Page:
17895, 14th Bn., Welsh Regiment
Died 27th August 1918 Aged 27
Son of Mrs Ada C Wheaton of 26 Holland Street Barnstable Devon
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Remembered with Honour
Delville Wood Cemetery, Longueval
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Born in the last three months of 1890 in the village of Swimbridge near Barnstaple in Devon, John was the son of John and Ada Wheaton, born in 1862 and 1866 respectively. John senior was an agricultural labourer in 1891 but moved to become a labourer on the railway in 1901 and 1911.
John remained at home in Barnstaple with two brothers and two sisters until some time prior to 1911 when he came over to live in Swansea. In 1911 he was a boarder at 129 Rhondda Street, Mount Pleasant, living with an elderly Devon family, William and Mary Payne, and worked as a market gardener. His parents remained in Barnstaple.
John enlisted in Swansea with the 14th Battalion of the Welsh Regiment, 17895, and served on the Western Front. Private John Wheaton was killed in action on 27th August 1918 near Longueville on the Somme in northern France.
His memorial is in the Delville Wood Cemetery at Longueville, the third largest British cemetery on the Somme with 5,523 graves, almost two thirds of which are to unknown soldiers.
In 1916, two years before John’s death, a subsidiary attack of the Somme Offensive was the essential clearance of Delville Wood of Germans before any attack could be launched on the formidable, and notorious, German Switch Line. The task of capturing the wood was handed to the South African Brigade of some 3,150 men.
On July 15 at dawn the South African regiment went in following a heavy artillery battle: they managed to clear the southern edge of German forces. The remainder of the wood remained in German hands.
Hand to hand fighting ensued until the South Africans were relieved on the night of July 19, having lost 766 dead among the four battalions alone; the dead outnumbered the wounded by four to one. Throughout wet weather and enemy artillery fire which reached a crescendo of 400 shells a minute, the surrounding landscape was transformed into a mess of broken, stumpy tree roots and massive shell holes.
Mud and rainwater covered bodies of South African and German forces alike – many bodies remain in the Wood today. The Germans lost 9,500 men by August alone.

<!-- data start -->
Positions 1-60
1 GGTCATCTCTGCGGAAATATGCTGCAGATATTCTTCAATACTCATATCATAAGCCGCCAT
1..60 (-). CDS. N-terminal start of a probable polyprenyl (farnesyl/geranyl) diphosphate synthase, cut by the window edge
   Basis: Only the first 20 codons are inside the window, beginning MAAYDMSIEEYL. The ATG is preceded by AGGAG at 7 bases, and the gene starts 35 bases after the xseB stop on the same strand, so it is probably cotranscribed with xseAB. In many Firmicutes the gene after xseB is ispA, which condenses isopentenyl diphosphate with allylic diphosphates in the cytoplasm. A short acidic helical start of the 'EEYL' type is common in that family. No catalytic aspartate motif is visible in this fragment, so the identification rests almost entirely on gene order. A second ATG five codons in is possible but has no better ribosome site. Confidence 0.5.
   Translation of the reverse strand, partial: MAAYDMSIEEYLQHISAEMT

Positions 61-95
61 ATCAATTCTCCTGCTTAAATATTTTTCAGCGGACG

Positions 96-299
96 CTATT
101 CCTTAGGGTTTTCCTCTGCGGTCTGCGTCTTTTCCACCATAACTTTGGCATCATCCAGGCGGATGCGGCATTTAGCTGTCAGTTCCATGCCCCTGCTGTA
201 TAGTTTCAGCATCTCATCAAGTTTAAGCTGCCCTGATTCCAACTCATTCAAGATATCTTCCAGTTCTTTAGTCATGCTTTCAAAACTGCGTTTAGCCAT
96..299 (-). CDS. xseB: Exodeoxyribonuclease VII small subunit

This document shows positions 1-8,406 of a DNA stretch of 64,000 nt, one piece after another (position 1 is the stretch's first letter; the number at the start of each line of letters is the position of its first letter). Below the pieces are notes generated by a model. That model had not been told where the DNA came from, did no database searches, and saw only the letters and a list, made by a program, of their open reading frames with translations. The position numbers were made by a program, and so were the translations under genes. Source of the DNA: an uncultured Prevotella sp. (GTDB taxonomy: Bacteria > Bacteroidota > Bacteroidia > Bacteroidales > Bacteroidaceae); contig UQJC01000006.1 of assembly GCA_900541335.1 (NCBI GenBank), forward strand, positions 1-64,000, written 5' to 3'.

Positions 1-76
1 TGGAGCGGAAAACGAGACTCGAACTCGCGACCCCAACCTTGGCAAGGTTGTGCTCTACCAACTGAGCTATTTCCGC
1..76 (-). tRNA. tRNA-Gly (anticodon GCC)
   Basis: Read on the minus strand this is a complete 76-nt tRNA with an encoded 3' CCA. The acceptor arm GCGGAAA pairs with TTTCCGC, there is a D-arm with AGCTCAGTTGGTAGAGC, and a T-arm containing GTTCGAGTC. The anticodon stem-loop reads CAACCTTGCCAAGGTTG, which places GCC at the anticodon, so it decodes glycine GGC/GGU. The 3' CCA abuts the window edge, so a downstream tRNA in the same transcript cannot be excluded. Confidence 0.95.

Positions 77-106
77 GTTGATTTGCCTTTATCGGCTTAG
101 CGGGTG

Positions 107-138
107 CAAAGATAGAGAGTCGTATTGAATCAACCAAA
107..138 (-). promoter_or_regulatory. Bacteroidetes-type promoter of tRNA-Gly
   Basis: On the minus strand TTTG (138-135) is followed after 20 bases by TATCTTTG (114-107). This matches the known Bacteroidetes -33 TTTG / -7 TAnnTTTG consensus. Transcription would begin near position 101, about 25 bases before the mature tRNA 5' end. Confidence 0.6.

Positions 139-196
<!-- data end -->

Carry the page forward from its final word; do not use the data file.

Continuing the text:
The Wood was never entirely taken by the South African forces, despite huge efforts to do so. It wasn’t until after another month of fierce fighting had taken place, on August 25 1916, that 14th Division finally took the Wood and overcame German resistance.
Delville Wood remained the most costly action the South African Brigade fought on the Western Front.
Two years later during the final great German push of March 1918 Delville Wood was again taken by the Germans but was recaptured by 38th (Welsh) Division on August 28. It is likely that John Wheaton was killed during this push on Delville Wood, some two and a half months before the war ended.
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WHEATON John died on 27th August, 1918. He was a private in the 14th Bn., Welsh Regiment. His service number was 17895. He is buried in De!vine Wood Cemetery, Longueval, northern France. His mother, Mrs Ada C Wheaton, lived at 26, Holland Street, Barnstaple, Devon.
In 1911, he was living as a boarder at 129, Rhondda Street. His occupation is given as market gardener, born in Barnstaple, Devon.
In 1901 he is living at 26, Holland Street, Barnstaple, with his parents, John and Ada, and his siblings, James (15), William (8), Amy (5) and Mabel (2). In this census, the surname has been written as WIDDEN!
In 1891 the family is living in Swimbridge, where they were all born —John (29), an agricultural labourer, Ada (25), Ada (6), James (5), Eva (3) and John himself. Also living with them was Arthur E Warren (brother-in-law, aged 23, an agricultural labourer).
In 1881, John WIDDEN (see above) was a servant on a farm, but it states that he was born in the parish of Landkey (?). In the next door farm is a servant named Ellen Wheaton (aged 22, born in the parish of Swim bridge).
In 1871, John WETTON (senior — aged 42, agricultural labourer) is married to Hannah (aged 42). He was born in the parish of Monkoakhampton, Devon. Hannah was born in Warkleigh, Devon. They have three children, John (9), William (6) and Jane (3), all born in Swimbridge. (Living next door to them were Edwin and Lucy Muxworthyl)
In 1861, the family was living at Frogmore in the parish of Swimbridge —John (WIDEN! — born in Couldridge (sic)), Hannah and daughter Mary (aged 2— born in Swimbridge).
In 1851, having completed an extensive search through all versions of the surname WHEATON, I have be unable to trace them.
In 1841, John Wheaton was a male servant in Allerbridge, Coldridge.